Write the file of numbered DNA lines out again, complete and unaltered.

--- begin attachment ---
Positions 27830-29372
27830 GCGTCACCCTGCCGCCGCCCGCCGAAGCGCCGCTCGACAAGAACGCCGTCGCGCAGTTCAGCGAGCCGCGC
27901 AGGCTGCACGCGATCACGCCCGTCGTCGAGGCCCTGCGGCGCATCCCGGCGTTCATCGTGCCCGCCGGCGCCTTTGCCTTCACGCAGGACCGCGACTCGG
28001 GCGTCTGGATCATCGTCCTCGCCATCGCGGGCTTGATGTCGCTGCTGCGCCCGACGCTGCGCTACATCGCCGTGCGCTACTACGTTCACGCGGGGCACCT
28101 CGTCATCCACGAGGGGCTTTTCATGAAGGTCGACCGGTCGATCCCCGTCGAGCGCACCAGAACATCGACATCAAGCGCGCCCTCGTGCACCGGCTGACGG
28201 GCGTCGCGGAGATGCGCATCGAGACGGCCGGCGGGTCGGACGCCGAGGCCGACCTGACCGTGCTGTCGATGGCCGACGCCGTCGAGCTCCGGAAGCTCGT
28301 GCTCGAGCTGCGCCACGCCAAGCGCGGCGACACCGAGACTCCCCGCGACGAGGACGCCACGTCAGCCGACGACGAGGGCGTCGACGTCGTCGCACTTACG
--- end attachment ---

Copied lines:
Positions 27830-29372
27830 GCGTCACCCTGCCGCCGCCCGCCGAAGCGCCGCTCGACAAGAACGCCGTCGCGCAGTTCAGCGAGCCGCGC
27901 AGGCTGCACGCGATCACGCCCGTCGTCGAGGCCCTGCGGCGCATCCCGGCGTTCATCGTGCCCGCCGGCGCCTTTGCCTTCACGCAGGACCGCGACTCGG
28001 GCGTCTGGATCATCGTCCTCGCCATCGCGGGCTTGATGTCGCTGCTGCGCCCGACGCTGCGCTACATCGCCGTGCGCTACTACGTTCACGCGGGGCACCT
28101 CGTCATCCACGAGGGGCTTTTCATGAAGGTCGACCGGTCGATCCCCGTCGAGCGCACCAGAACATCGACATCAAGCGCGCCCTCGTGCACCGGCTGACGG
28201 GCGTCGCGGAGATGCGCATCGAGACGGCCGGCGGGTCGGACGCCGAGGCCGACCTGACCGTGCTGTCGATGGCCGACGCCGTCGAGCTCCGGAAGCTCGT
28301 GCTCGAGCTGCGCCACGCCAAGCGCGGCGACACCGAGACTCCCCGCGACGAGGACGCCACGTCAGCCGACGACGAGGGCGTCGACGTCGTCGCACTTACG